There is no accounting for taste, of course, but, for myself, once I tasted tres vieux Calvados, there simply was no reason to ever pursue cognac again. I loathe hyperbole but the finer Calvados products are simply in another league, and I am comparing products from both camps in very similar price ranges ( like $150. to $300. per bottle ). Wrap your lips ( and, especially, nose ) around a 25-30 year old Adrien Camut or a Coeur de Lion, to name a couple, and see if you can ever go back.
Mes Chers Amis Americains! (My dear American friends),

Why go to France when you can enjoy fine Californian fare.
Technically not Cognac, Bonny Doon vineyards offers a great "Brandy" Marc de Cigare. It holds its own against many of the Cognacs listed above.

Unfortunately I checked the Bonny Doon web-site and they do not seem to be offering it anymore. But Acresverde will be happy to know that they do offer a Calvadoon!.

Fine music, fine wine (or spirits) c'estla belle vie!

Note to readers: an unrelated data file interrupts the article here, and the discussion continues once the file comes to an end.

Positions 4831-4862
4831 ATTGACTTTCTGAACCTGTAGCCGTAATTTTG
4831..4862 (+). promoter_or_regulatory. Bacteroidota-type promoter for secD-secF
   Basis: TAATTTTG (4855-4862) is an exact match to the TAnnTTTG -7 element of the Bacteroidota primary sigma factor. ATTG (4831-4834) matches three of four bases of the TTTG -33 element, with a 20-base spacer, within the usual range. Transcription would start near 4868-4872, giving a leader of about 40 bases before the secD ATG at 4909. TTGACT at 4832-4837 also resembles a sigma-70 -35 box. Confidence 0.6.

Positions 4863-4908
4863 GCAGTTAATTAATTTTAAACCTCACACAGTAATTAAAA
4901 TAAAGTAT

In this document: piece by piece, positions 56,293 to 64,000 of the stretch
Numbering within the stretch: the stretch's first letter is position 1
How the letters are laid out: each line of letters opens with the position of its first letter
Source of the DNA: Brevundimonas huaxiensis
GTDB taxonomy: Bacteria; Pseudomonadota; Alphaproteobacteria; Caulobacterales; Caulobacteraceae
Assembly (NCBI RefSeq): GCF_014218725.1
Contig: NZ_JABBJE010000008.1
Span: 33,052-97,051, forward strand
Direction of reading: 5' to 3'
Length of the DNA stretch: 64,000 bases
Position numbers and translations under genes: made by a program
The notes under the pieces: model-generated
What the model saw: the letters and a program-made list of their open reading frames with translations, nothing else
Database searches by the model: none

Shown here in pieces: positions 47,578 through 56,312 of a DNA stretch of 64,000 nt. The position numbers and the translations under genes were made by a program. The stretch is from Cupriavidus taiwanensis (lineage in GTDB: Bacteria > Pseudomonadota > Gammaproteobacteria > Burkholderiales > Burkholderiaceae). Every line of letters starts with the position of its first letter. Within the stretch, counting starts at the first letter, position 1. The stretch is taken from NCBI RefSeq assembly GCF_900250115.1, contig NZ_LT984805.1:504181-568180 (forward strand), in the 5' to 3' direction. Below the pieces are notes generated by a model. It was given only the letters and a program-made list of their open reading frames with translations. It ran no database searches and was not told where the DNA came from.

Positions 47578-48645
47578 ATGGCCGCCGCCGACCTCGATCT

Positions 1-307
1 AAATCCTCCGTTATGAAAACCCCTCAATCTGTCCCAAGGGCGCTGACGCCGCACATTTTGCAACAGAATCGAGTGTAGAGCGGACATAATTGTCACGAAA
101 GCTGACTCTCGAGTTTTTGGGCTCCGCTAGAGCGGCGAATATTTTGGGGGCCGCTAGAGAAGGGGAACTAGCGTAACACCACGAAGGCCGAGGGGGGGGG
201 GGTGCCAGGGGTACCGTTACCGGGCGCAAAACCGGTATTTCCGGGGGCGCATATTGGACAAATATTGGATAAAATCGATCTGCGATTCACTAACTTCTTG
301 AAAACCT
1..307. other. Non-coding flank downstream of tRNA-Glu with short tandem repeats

Come on guys, why on earth should we want to compare apples and oranges (or rather apples and grapes) and restrict ourselves to one of those? We listen to different kinds of music also, don't we. In the words of D.P. Gumby, my brain would hurt, seriously, if I were ever forced to choose between vintage Grosperrin cognac, vintage Francis Darroze armagnac, Adrien Camut "Rareté" calvados or 1964 Black Bowmore whisky for the rest of my life. But there are other products that belong in the chamber of treasures as well: Randall Grahm's "Marc de Cigare" is surely one of those as well as Reinhard Löwenstein's rare occasional Tresterbrand of Eiswein or TBA, Romano Levi's grappa, Giovi's ciliegie dell'Etna or Pierre Morey's "simple" Fine de Bourgogne. Nothing more boring than always having to drink the same wine.